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Efficiency of siphon

  1. Feb 18, 2008 #1
    Although I generally understand how a siphon works, I am wondering if a siphon would work in a vacuum or in a pressurized enviroment?
     
  2. jcsd
  3. Feb 18, 2008 #2

    mgb_phys

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    Yes in theory. In practice most liquids will boil in vacuum.
     
  4. Feb 19, 2008 #3
    No, a siphon can't work in vakuum, not even in theory. Liquid in a siphon travels against the force of gravity (upwards) because it is pushed by the pressure: pressure must decrease with hight, so that the upward force on the lower end of a small segment of liquid is greater than downward force on the upper end.
    If the pressure is zero on the start of the pipe, it can't decrease with hight since liquid can't stand negative pressures: so liquid can't flow against gravity.
     
  5. Feb 19, 2008 #4

    mgb_phys

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    A siphon works because of surface tension and intermolecular forces in the fluid.
    It's a bit like a chain draggin itself over a pulley.
     
  6. Feb 20, 2008 #5
    Can you explain this? Could you not make a siphon out of a glass tube to drain mercury (which does not wet glass) out of a container?

    My guess would be there must be at least enough pressure to support the column of liquid in the short arm of the siphon. Surface tension can be neglected for all sizes of tubes used in practice. In other words, you couldn't drain the water out of a bathtub on the second floor of the empire state building by running a hose up through a window in the 20th floor and
    then down to the ground again on the outside. (I've never been to the empire state building; I hope it has 20 floors!) Even if the hose were full to begin with, it would develop a vapour-lock when the vapour pressure of the water plus the pressure exerted by the
    water in the short end of the siphon equaled the external pressure of the atmosphere.
    You said it yourself: when the liquid "boils", the siphon does not work.
     
  7. Feb 20, 2008 #6

    mgb_phys

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    There is a limit on how high you can make the hump in a siphon without the drop in pressure causing the liquid in the top of the siphon to boil.

    Other than that it does depend totally on viscosity of the liquid, there are some long chain molecules that will siphon without a tube! If you hang a bit of it over the edge of a beaker the whole lot will flow out onto the floor. Basically the stuff falling down the long arm is heavy enough to pull the stuff in the short arm up.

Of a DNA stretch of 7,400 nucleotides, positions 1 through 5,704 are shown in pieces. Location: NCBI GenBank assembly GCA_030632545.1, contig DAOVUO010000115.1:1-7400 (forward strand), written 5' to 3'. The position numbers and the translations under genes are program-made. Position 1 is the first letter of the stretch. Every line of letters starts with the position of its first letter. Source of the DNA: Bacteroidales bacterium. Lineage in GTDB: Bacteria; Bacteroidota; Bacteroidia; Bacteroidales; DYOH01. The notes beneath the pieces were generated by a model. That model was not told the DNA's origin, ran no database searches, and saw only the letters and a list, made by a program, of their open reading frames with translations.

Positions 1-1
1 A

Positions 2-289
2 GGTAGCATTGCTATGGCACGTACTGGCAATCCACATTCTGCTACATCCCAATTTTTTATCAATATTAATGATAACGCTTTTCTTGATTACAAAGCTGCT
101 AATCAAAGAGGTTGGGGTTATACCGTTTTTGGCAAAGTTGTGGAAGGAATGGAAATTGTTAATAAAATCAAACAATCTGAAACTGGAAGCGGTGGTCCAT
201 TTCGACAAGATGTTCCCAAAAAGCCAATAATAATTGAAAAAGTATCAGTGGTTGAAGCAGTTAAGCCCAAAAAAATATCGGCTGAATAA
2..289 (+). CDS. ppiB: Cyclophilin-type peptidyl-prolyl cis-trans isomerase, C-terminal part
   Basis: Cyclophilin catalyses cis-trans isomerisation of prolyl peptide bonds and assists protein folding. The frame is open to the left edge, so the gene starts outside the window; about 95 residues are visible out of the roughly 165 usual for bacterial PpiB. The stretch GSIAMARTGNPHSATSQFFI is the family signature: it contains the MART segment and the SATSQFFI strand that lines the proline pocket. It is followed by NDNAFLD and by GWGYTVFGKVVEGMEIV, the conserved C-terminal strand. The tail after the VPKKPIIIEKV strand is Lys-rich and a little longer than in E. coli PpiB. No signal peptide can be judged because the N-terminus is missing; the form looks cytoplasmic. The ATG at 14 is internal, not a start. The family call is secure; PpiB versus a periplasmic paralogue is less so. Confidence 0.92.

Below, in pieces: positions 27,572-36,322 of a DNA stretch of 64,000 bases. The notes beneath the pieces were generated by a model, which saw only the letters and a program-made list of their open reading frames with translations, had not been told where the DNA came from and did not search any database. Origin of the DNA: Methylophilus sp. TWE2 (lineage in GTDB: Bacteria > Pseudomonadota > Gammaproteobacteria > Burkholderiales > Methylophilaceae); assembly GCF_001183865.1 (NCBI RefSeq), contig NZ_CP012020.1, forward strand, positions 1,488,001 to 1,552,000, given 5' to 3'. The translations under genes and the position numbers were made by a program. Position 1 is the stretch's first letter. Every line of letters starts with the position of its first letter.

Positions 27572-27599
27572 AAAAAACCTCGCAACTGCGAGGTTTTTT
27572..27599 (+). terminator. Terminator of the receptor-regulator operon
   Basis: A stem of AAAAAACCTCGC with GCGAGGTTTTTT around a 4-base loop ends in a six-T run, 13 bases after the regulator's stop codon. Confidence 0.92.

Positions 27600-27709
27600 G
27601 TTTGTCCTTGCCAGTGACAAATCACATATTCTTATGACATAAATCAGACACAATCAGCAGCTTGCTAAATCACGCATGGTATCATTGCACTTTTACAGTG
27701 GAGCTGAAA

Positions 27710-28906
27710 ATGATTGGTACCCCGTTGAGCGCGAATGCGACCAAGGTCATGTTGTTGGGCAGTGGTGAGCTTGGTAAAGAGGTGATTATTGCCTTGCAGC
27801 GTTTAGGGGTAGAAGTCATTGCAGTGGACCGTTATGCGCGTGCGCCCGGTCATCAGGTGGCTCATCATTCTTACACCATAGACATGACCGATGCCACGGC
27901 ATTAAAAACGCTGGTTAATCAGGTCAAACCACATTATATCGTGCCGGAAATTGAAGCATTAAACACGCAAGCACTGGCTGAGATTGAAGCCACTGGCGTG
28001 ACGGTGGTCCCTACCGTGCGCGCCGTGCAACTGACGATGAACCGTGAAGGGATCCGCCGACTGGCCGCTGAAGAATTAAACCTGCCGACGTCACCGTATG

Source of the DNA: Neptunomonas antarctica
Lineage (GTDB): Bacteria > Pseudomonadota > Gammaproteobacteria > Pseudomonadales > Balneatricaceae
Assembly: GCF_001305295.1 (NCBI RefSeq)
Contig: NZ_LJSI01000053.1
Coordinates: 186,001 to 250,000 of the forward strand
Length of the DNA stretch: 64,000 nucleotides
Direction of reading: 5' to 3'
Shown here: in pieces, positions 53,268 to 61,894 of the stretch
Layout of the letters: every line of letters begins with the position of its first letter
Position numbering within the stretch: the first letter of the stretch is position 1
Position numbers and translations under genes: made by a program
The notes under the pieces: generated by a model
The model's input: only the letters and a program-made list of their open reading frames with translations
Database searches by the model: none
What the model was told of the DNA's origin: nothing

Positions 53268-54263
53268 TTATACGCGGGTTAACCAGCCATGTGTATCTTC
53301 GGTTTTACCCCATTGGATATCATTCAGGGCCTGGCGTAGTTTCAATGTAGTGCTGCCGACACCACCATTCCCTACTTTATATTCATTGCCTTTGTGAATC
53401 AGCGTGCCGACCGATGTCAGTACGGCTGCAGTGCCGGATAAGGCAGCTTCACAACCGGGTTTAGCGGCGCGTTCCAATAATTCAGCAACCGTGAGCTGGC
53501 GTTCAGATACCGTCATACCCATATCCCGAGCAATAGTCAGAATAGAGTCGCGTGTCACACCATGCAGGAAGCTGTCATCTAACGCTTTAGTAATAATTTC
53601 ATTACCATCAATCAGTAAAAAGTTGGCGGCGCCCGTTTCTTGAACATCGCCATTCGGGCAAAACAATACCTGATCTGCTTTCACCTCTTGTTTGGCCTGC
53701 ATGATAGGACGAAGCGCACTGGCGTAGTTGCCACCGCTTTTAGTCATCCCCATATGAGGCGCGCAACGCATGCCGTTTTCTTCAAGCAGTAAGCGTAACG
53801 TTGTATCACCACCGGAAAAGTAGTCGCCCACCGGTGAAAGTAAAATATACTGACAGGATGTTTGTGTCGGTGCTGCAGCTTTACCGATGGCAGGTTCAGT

Interestingly superfluids (liquid Helium) will also siphon themselves out of a beaker without having to start it - but this is due to them having no viscosity so that any adhesion to the surface of the beaker, however weak, is stronger than the bonds to the rest of the liquid - so this isn't really a siphon but looks like one.
     
  8. Nov 18, 2008 #7
    Have been thinking about a perpetual siphon. Maybe I'm crazy.
    What if the volume in a long downward tube exceeded the container from which the liquid is being siphoned and the end tube was raised above the original container's surface level? Once the syphoning has begun, at some point would not the pressure created from the vacuum of the increased volume in the exit tube be of sufficient length and capacity to compensate for atmospheric pressure and the resistance of the volume of the container being siphoned as well as all other resistances. Unlike the chain on the pulley example, we have introduced vacuum as a force for the unimpeded continuance of flow.
    I am a complete ameteur at this, but I can't get this model out of my head and I think it will work. I should add that the flow from the end of the tube reenters the source tank. A spiral tube should accomplish the length aspect of this task, while limiting the volume of the source tank.
    In other words, can the vacuum force in the tube overcome all other forces if the volume be of sufficient girth? The key is the volume of liquid inside the depository tube.
     
  9. Nov 18, 2008 #8

    russ_watters

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    No, the only thing that adding these complexities does is distract you from the key issue: flow only happens when there is a pressure difference and the only way to have a pressure difference is if the source is higher than the sink.
     
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